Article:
China

Educating young children left behind in China’s poor and remote communities

UNICEF Image
© UNICEF China/2006/Chen
Children at an informal kindergarten in a remote, ethnic-minority county of Guizhou Province, one of the provinces of China where pre-school enrolment has risen with UNICEF’s support.

By Wen Zhang

Early childhood care and education is the theme of the 2007 meeting of the High-Level Group on Education for All to be convened by UNESCO on 14-16 November in Cairo, Egypt. Here is one in a series of related stories.

ANSHAN, China, 9 November 2006 – Zheng Qing lives in a remote village in the Cangxi county of China’s Sichuan Province. Her mother left home and her father works as a migrant labourer, so she has been raised by her grandmother. Until she started kindergarten two years ago, she was introverted and unwilling to play with other children.

Qing’s predicament is not uncommon in China, which has nearly 100 million children under the age of six. Only about 41 per cent of those between the ages of three and six attend pre-school. The educational needs of millions of other young children often cannot be met, especially in rural and poor areas where there are not sufficient resources for early childhood development.

Persistent volunteers

To increase the numbers of children in pre-school, China has set in motion – with help from UNICEF – a National Policy on Early Childhood Care and Development. In provinces where the policy is in effect, enrolment in pre-schools has risen to more than 50 per cent.

UNICEF Image
© UNICEF China/2006/Chen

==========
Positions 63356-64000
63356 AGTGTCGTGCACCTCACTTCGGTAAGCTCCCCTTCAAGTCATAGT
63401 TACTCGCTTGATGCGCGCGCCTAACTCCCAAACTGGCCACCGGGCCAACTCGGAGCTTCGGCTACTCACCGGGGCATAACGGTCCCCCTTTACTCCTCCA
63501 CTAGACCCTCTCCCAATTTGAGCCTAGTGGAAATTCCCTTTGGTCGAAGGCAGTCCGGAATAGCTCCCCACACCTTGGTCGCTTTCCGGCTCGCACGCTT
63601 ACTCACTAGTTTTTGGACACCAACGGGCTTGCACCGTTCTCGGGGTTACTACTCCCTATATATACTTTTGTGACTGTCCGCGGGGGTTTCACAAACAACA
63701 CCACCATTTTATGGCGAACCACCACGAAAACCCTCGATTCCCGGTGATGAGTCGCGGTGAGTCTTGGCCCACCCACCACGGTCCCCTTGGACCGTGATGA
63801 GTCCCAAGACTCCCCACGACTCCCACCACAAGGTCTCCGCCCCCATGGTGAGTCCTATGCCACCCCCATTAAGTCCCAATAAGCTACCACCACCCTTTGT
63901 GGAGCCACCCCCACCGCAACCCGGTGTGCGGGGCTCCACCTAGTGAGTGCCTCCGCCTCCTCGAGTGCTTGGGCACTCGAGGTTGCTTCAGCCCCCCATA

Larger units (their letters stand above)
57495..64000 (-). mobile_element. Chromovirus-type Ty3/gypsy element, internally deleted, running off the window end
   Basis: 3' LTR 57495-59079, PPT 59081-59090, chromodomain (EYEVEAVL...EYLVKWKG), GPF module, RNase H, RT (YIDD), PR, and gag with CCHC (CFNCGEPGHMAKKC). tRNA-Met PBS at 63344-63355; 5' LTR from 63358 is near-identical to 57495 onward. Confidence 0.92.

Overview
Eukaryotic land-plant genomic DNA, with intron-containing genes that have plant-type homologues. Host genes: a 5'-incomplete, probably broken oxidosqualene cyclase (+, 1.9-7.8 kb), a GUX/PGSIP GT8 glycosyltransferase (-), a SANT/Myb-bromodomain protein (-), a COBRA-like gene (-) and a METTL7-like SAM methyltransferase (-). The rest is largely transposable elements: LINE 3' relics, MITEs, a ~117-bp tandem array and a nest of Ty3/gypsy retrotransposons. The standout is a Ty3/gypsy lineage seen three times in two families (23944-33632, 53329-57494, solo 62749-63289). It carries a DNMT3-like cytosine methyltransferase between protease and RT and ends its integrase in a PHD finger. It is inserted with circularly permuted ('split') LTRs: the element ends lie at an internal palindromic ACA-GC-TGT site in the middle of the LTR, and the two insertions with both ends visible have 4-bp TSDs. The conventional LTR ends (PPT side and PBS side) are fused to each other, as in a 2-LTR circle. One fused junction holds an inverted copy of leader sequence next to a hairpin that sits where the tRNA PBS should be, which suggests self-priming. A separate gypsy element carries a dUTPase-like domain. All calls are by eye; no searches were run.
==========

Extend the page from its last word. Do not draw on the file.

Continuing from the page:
Children enjoying time outside at a kindergarten in Guizhou Province.

In Qing’s case, the UNICEF-supported Qiping Township Resource Centre of Early Education developed a supportive plan to deliver schooling to her at home.

At first, her grandmother gave volunteers from the centre the cold shoulder, but they kept visiting her home every two weeks anyway. Then one day, in August 2004, in the pouring rain, volunteers arrived with toys and children’s books for Qing, the bottom of their trouser legs rolled up high and umbrellas held firmly.

Qing’s grandmother was touched by the gesture and brought a basin of hot water for them to wash their feet. After that, she was warm and welcoming with the volunteers, and invited neighbouring children and their parents and grandparents to her house to participate in educational activities.

Dramatic difference

At first, Qing was timid and hid behind her granny. The volunteers told her stories and invited other children to play games with her. She was encouraged to express herself during the games to help her build up confidence.

After spending time with Qing, the volunteers determined that her diet lacked protein. They asked her grandmother to give her one egg daily, fresh vegetables, more bean drinks and porridge. The Qiping centre also sent milk powder for Qing and her health improved.

In September 2004 she was enrolled in kindergarten, where she has continued to thrive – an example of the dramatic difference that early childhood care and education can make.


 

 

Video

9 November 2006:
UNICEF’s Chief of Education and Child Development in China, Anjana Mangalagiri, talks about the development of a national policy on early childhood development.
 VIDEO  high | low

UNGEI website

The site of the United Nations Girls' Education Initiative
UNGEI banner
New enhanced search